Thirdly, we should give our great state governors the resources and flexibility they need with Medicaid to make sure no one is left out.

Fourth, we should implement legal reforms that protect patients and doctors from unnecessary costs that drive up the price of insurance, and work to bring down the artificially high price of drugs, and bring them down immediately.

And finally, the time has come to give Americans the freedom to purchase health insurance across state lines which will create a truly competitive national marketplace that will bring costs way down and provide far better care.

As with Obamacare the devil will be in the details. While they can’t keep kicking the can down the road on this I do want Congress to take some time working out details. It’s important that this happens, but it is equally important that it is done in the right way.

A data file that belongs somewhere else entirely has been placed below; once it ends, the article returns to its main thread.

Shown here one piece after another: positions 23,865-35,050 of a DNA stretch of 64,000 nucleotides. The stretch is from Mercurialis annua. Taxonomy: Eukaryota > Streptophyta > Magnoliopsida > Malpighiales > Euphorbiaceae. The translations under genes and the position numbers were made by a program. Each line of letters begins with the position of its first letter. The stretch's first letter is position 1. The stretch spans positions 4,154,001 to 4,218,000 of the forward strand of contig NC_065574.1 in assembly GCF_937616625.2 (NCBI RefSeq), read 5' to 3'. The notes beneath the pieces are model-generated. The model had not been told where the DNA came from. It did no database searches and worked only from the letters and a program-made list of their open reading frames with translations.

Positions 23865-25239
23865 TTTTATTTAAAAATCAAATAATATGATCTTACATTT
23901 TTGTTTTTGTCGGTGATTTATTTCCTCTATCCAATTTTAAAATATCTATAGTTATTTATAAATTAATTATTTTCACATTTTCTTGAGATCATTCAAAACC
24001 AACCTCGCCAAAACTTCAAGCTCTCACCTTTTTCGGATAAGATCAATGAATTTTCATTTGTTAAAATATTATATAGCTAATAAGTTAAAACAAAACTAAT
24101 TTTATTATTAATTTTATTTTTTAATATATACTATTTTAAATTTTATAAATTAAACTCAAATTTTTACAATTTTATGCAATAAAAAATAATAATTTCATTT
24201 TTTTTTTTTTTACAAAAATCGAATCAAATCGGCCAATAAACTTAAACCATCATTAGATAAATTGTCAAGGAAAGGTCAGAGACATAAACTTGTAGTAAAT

6. Three Noticeable Omissions

There was no mention of Common Core during President Trump’s speech. He highlighted school choice instead.

Education is the civil rights issue of our time. I am calling upon members of both parties to pass an education bill that funds school choice for disadvantaged youth, including millions of African American and Latino children. These families should be free to choose the public, private, charter, magnet, religious, or home school that is right for them.

Joining us tonight in the gallery is a remarkable woman, Denisha Merriweather. ¬†As a young girl, Denisha struggled in school and failed third grade twice. ¬†But then she was able to enroll in a private center for learning — a great learning center — with the help of a tax credit and a scholarship program.